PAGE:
Pierre Garnier, 1720-1800, received maître 1742.
With its 'Etruscan' decoration and interlaced Greek-key frieze, this bureau plat reflects the goût Grec style introduced in the 1750s by the architect Louis-Joseph Le Lorrain. Probably working in collaboration with a marchand-mercier such as Simon-Philippe Poirier, Le Lorrain's goût Grec style was first realized in the designs for the celebrated suite of furniture supplied for the Parisian hôtel of the amateur Ange-Laurent Lalive de Jully circa 1755, which included the bureau plat and cartonnier now in the musée Condé at Chantilly, as well as the set of four meubles d'appui including that sold by the Marquess of Cholmondeley, Works of Art from Houghton, Christie's London, 8 December 1994, lot 80.
This magnificent, architectural bureau plat belongs to a celebrated group of five that can be confidently dated to circa 1762-1765 on the basis of drawings executed by the ornemaniste Carmontelle at that time. This model was made in two sizes - 63½ in. and 51 in. wide. The smaller size, of which the Farquhar bureau plat offered here may be the only known example, serves to concentrate the strength of the architectural design. This group comprises:-
-the desk in the collection of the Marquess of Bath at Longleat House, Wiltshire, reputedly owned by Napoleon's Great Chamberlain Talleyrand, which is illustrated in P. Verlet, French Furniture and Decoration of the 18th Century, Fribourg, 1967, p.164, fig. 135.
-a second desk with cartonnier by Garnier (160 cm. wide),supplied to the Mar/aechal duc de Biron and sold by his descendants at Galerie Georges Petit, Paris, 9-11 June 1914 and illustrated in François de Salverte, Les Ebénistes du XVIII Siècle, Leurs Oeuvres et Leurs Marques, Paris/Brussels, 1953, pl.XXV. This is now in the Gulbenkian Museum, Lisbon (Alexandre Pradère, Les Ebénistes Français de Louis XIV à la Révolution, Paris, 1989, p.248, fig. 255 and M. Coutinho, 18th Century French Furniture, Lisbon, 1999, no.18).
-a third example, 63½ in. wide, acquired by Henry Huntington in 1911 in the Huntington Collection, Pasadena (illustrated in S. de Ricci, Louis XVI Furniture, p.114 (belonging to Duveen brothers) and in R. Wark, French Decorative Art in the Huntington Collection, San Marino, 1979, p.35, fig.55). This bureeau plat has guilloche-pattern mounts to the legs instead of flutes.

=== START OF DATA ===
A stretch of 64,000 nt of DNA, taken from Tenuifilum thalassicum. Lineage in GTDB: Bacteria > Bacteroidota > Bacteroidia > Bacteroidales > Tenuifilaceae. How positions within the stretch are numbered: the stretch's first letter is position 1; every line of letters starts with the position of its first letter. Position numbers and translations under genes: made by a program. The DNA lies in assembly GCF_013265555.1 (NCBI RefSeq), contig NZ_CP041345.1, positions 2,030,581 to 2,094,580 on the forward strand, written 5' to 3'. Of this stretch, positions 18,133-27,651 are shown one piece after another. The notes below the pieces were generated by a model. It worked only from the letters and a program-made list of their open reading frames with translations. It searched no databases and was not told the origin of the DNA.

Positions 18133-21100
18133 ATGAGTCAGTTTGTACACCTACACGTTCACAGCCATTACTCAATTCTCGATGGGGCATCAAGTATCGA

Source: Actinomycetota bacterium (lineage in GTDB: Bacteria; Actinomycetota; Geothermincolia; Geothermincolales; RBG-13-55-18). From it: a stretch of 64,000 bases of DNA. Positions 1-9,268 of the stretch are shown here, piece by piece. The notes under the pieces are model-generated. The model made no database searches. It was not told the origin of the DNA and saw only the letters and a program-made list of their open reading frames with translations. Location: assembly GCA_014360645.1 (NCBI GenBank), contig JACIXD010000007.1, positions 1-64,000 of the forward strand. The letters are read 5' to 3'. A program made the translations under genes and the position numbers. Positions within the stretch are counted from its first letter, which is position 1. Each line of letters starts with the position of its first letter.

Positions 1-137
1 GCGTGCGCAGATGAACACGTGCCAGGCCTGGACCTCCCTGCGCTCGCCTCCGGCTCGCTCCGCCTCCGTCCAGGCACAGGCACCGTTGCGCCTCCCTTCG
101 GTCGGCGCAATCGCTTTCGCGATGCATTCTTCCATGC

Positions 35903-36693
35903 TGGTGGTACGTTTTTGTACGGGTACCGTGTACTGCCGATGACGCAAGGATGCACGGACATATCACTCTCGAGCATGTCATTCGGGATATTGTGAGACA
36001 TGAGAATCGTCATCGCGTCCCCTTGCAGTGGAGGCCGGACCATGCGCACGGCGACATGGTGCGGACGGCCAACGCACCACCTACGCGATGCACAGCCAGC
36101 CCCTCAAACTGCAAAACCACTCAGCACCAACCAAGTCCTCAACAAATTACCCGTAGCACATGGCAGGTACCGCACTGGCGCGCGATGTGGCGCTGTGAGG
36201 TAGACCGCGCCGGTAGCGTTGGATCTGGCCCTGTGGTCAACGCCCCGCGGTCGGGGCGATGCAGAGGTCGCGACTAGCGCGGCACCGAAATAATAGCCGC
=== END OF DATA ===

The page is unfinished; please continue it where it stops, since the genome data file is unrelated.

-and a final example recorded in the collection at Schloss Sagan, Silesia (Pantheon, VI, 1930, no.558), dimensions unknown.
The commission of this bureau remains unknown. However, it belongs to the neo-classical goût Grec very much à la mode amongst the Parisian élite of the time. This trend, which appeared around 1755, rapidly grew especially under the influence of the marquis de Ménans, Directeur des bâtiments under Louis XV and brother of Madame de Pompadour.
Marigny regularly employed Garnier, with whom he had an ongoing correspondance and is known to have delivered a lavish bureau invoiced at 1272 Livresfor his cabinet. It is probably the bureau that we find ten years later in the inventory after death of the marquis de Marigny, who had then changed his name to de Ménans. It was described as "Une table en bureau d'acajou tiroirs et ornements de bronze doré, 360 Livres."
These same distinctive handles feature on the pair of commodes related to drawings from Neufforge published in 1768 and not only stamped by both Garnier and Bon Durand, but as well inscribed as well with the names of two compagnons, Gilbert and Schneider. These are dated 1768, and remain in the Swedish Royal Collections at Gripsholm (illustrated in A. Pradère, French Furniture Makers, Paris, 1989, p.249, fig. 257).